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What is Zentangle?

The Zentangle Method is an easy-to-learn, relaxing, and fun way to create beautiful images by drawing structured patterns.

Almost anyone can use it to create beautiful images. It increases focus and creativity, provides artistic satisfaction along with an increased sense of personal well-being. The Zentangle Method is enjoyed all over this world across a wide range of skills, interests, and ages.

Enjoy some calming zen sounds as you create!

A pattern is not always a tangle

What is a tangle?

A tangle has no pre-planning with pencil guidelines, grids or dots, no erased lines.
It’s just pure Zentangle magic . . . one pen stroke at a time.

The Zentangle® Method was designed to remove the thinking, planning, decision-making and other obstacles that often hinder creativity or even prevent people from creating art at all.

For this reason, Zentangles are intended to be as little like drawing pictures as possible. Thus patterns that are drawings of a recognizable naturalistic or actual object, figure, or scene, are not tangles. For example, floral patterns are not usually tangles.

“Keep it Non-representational. Zentangle artwork is intended to be non-representational. Zentangle’s elemental strokes are also non-representational. We don’t teach complex elements such as hearts, stars or flowers. Tangles are also non-representational.”

From The Book of Zentangle

“It’s also why (for the most part) we give our tangles names that have little relationship with what a tangle looks like,” writes co-founder Rick Roberts. “We usually choose names that don’t create a preconception of how a tangle should look.”

This is the heart of the Zentangle Method. By eliminating recognizable objects or scenes — and thus the associated “thinking” that goes with them — we become totally focused on each stroke of the abstract, structured pattern-making that grows organically into the usually-surprising end result. This process intentionally short-circuits the restless mind and facilitates the pleasurable calm we experience in our Zentangle practice.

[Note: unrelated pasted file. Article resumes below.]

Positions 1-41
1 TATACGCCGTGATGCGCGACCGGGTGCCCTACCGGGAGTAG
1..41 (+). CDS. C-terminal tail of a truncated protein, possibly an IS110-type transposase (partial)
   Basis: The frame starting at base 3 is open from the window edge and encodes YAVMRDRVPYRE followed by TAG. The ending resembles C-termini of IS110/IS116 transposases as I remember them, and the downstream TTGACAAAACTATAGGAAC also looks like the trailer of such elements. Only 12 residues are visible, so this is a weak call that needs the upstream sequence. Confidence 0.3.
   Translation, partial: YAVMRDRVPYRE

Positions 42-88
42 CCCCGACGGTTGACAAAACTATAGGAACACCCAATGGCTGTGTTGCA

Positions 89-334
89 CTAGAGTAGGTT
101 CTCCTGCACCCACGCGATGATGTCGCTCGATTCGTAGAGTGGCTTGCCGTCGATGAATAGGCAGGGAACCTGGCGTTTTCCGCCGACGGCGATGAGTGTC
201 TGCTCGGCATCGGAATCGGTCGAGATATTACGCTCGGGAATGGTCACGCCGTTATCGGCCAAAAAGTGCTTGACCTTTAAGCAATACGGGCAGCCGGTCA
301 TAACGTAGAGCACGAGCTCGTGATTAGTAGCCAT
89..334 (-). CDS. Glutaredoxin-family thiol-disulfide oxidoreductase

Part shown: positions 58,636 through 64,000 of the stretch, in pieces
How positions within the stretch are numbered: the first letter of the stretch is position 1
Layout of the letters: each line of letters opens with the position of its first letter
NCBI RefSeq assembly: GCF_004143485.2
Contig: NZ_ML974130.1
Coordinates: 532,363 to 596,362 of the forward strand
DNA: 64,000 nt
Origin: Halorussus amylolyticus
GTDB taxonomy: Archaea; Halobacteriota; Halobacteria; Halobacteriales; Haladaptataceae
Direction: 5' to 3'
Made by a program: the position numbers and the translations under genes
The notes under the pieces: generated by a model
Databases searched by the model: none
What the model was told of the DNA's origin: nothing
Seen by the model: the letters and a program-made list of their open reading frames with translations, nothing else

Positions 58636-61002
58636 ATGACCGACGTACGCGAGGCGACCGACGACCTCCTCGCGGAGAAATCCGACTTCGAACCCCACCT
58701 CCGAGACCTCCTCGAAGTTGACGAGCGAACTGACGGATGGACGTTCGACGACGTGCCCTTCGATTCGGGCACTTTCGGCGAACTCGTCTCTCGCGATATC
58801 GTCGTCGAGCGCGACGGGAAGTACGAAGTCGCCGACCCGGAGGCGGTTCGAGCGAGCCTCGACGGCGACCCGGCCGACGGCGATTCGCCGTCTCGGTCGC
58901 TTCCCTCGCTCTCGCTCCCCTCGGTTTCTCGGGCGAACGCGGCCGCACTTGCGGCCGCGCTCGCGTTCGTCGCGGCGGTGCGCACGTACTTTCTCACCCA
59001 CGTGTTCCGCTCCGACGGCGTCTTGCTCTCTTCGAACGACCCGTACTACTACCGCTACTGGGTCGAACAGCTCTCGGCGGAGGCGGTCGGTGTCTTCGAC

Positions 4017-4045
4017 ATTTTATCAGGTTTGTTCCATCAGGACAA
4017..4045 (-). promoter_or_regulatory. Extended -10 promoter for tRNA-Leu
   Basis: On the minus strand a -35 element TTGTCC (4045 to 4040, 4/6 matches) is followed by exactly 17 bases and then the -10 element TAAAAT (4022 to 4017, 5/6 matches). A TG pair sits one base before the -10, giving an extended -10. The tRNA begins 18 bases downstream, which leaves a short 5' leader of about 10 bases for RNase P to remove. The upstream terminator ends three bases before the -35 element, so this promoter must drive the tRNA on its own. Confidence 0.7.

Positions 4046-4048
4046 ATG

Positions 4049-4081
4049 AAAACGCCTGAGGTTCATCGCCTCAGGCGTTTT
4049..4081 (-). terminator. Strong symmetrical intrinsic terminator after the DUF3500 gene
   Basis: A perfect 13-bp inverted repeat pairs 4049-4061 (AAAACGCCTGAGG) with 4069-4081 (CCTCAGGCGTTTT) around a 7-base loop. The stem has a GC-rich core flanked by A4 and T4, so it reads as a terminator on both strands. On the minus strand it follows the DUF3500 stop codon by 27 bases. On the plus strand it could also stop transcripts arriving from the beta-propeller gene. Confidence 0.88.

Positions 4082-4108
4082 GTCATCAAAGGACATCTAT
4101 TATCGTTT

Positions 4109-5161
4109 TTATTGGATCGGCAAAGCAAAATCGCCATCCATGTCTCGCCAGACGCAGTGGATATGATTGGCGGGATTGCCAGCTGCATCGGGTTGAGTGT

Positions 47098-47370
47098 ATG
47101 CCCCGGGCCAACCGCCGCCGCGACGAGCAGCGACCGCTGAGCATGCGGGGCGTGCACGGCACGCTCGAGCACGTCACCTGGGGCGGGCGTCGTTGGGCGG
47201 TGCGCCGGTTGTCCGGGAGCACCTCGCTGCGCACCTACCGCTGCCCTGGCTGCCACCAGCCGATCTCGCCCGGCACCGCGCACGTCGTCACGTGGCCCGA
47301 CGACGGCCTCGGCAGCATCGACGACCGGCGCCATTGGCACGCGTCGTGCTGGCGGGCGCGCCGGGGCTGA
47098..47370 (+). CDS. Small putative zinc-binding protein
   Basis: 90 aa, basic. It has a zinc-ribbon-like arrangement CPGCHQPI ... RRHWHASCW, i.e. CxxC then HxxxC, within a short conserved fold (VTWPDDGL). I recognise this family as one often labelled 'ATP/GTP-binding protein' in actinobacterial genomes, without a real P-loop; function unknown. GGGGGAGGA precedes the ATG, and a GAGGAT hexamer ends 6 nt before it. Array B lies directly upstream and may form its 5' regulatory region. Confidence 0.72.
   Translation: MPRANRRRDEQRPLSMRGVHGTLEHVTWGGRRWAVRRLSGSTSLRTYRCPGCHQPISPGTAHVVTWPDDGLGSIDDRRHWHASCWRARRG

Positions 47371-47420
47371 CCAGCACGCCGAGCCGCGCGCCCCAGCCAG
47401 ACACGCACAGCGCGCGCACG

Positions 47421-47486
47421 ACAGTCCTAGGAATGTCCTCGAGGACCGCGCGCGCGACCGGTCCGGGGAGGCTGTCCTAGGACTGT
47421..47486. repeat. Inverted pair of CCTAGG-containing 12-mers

Characteristics defining a tangle (aka Maria’s Rules)

Maria writes that in Zentangle “a pattern is not always a tangle”. These are the characteristics that define a tangle:

  1. a tangle is at most 2 or 3 simple strokes — “Usually the number of elemental strokes needed are 3 or less. Often, you only need one or two. By ‘elemental strokes’ we mean a dot, a straight(-ish) line, a curve (like a parenthesis), a reverse curve (like an ‘S’), and an orb or circle.”
  2. a tangle is simple enough to draw without using a pre-printed grid, pencil guidelines or an eraser. “It also has to be done without any underlying pencil structure or pre-planned grid.” Inked grids or dots, however, are often part of a tangle.
  3. a tangle does not use rulers, stencils, or any other mechanical aids
  4. a tangle is abstract, non-objective (non-representational)
  5. a tangle is non-directional, it has no up or down orientation — there’s no “right side up”
  6. a tangle is usually an overall pattern that grows organically, rather than a single motif. Zentangle is about “the repetition of a stroke, not the repetition of a drawing.”
  7. a tangle is elegant, unique.

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